Garland quickly became a figure of glamour and grace, described by Virginia Woolf as in possession of “rather excessive charm.” Wearing her dark hair in an Eton crop, Garland donned a suit with a velvet collar and a skirt of stylish length, expensive perfume, and a commanding voice with a beguiling accent. Noticing her metamorphosis, Huxley famously quipped, “Are you dressed like that because you are on Vogue or are you on Vogue because you are dressed like that?”
Bewitched by Garland’s allure, Todd promptly promoted her to fashion director and she became her live-in lover. Their open relationship was well known, going so far as to inspire a parody of T.E. Brown’s poem The Garden, which began, “A Garland is a lovesome thing, Todd wot.” Their partnership also inspired The Tragedy of Fashion, a ballet produced in 1926 by their friend Freddie Ashton – a title entirely too prescient of their affair.
“Under the couple’s direction, the magazine became a bible of Modernism and the avant-garde, drawing contributions from the scene’s most respected contributors”
Garland and Todd were famous for their appearance, though for different reasons. Known to those who loved her as “Dody,” Todd’s looks have been described in derogatory terms in relation to her sexuality. Photographer Cecil Beaton, whom Garland brought to Vogue, was ever so frank in his description of Todd, noting she had “an objectionable face…like a sea lion.”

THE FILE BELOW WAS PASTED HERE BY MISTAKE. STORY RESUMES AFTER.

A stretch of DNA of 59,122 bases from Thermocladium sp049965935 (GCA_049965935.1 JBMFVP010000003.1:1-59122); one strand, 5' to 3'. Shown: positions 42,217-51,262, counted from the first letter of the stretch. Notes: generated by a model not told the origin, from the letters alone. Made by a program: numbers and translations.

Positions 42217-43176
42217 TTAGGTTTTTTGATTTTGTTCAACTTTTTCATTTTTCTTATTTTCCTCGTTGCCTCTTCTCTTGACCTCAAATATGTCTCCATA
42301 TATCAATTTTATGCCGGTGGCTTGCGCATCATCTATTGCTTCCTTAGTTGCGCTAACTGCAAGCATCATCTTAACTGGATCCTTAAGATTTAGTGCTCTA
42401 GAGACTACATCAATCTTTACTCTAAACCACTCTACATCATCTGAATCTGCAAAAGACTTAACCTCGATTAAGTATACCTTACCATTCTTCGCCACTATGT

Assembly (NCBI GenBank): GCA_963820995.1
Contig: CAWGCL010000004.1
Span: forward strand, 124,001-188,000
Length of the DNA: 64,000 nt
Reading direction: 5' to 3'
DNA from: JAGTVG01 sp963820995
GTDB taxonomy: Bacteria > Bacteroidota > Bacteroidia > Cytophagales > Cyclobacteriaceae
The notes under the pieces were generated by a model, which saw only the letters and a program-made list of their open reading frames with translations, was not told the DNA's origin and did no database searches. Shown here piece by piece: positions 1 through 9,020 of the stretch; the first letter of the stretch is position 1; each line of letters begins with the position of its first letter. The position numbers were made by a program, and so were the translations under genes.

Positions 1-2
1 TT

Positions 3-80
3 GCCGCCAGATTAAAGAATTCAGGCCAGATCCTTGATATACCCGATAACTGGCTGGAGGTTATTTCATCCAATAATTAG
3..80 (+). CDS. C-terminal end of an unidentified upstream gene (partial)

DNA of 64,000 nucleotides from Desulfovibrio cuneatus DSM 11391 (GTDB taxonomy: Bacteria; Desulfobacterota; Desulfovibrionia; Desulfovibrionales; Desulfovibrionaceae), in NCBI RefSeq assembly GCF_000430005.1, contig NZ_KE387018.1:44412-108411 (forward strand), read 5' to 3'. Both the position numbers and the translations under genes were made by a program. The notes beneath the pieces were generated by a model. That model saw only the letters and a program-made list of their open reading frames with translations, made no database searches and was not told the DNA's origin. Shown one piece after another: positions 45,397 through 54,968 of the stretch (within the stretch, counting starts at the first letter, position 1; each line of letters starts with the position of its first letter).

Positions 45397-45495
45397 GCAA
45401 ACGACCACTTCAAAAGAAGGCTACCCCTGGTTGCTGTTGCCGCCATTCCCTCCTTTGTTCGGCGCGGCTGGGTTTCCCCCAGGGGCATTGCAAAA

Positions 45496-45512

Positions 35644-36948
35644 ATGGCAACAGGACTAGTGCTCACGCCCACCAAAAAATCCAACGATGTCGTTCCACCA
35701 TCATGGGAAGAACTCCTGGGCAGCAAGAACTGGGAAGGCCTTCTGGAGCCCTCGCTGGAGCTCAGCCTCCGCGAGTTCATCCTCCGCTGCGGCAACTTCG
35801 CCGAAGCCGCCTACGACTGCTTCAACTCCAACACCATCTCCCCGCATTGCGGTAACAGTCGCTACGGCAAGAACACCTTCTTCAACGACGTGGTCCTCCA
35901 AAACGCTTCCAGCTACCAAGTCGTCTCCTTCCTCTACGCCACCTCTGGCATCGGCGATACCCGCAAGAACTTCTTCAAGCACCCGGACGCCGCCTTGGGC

Despite the rude remarks, Todd’s appearance did not get in her way as she and Garland revolutionised the magazine, capturing the heights of café society on the printed page. Whether commissioning poems by Gertrude Stein, essays by Virgina Woolf, or articles by writer (and Woolf’s lover) Vita Sackville-West, the editors centered the voices of women in their pages. Garland was also the integral force behind commissioning Man Ray and Jean Cocteau, making Vogue the first magazine to publish their work.
In her book, All We Know: Three Lives (Farrar, Straus & Giroux, 2012), Cohen quotes journalist Rebecca West’s observation that the couple transformed Vogue “from just another fashion paper to being the best of fashion papers and a guide to the modern movement in the arts.” Under the couple’s direction, the magazine became a bible of Modernism and the avant-garde, drawing contributions from the scene’s most respected contributors.
Their reign lasted a mere four years. Despite the quality of work they produced, the magazine was losing money and their intellectual aesthetic did not mesh with the American sensibilities that ran the publishing house. In 1926, Condé Nast himself sacked Todd. When she threatened to sue, he is alleged to have countered with exposure of her “morals.” Beyond having an openly gay relationship, Todd also had an illegitimate daughter, Helen, who she had been raising as her niece; she never revealed who the father was.
Their dismissal marked the beginning of the end for Todd, as she rapidly spiraled into dissolution. Her heavy drinking soon turned to alcoholism. During this dark period in their lives, writer Mercedes de Acosta described Todd as “the bucket in the well of loneliness” – a reference to the seminal, tragic tome of lesbian love published by Radclyffe Hall in 1928, and subsequently put on trial for obscenity.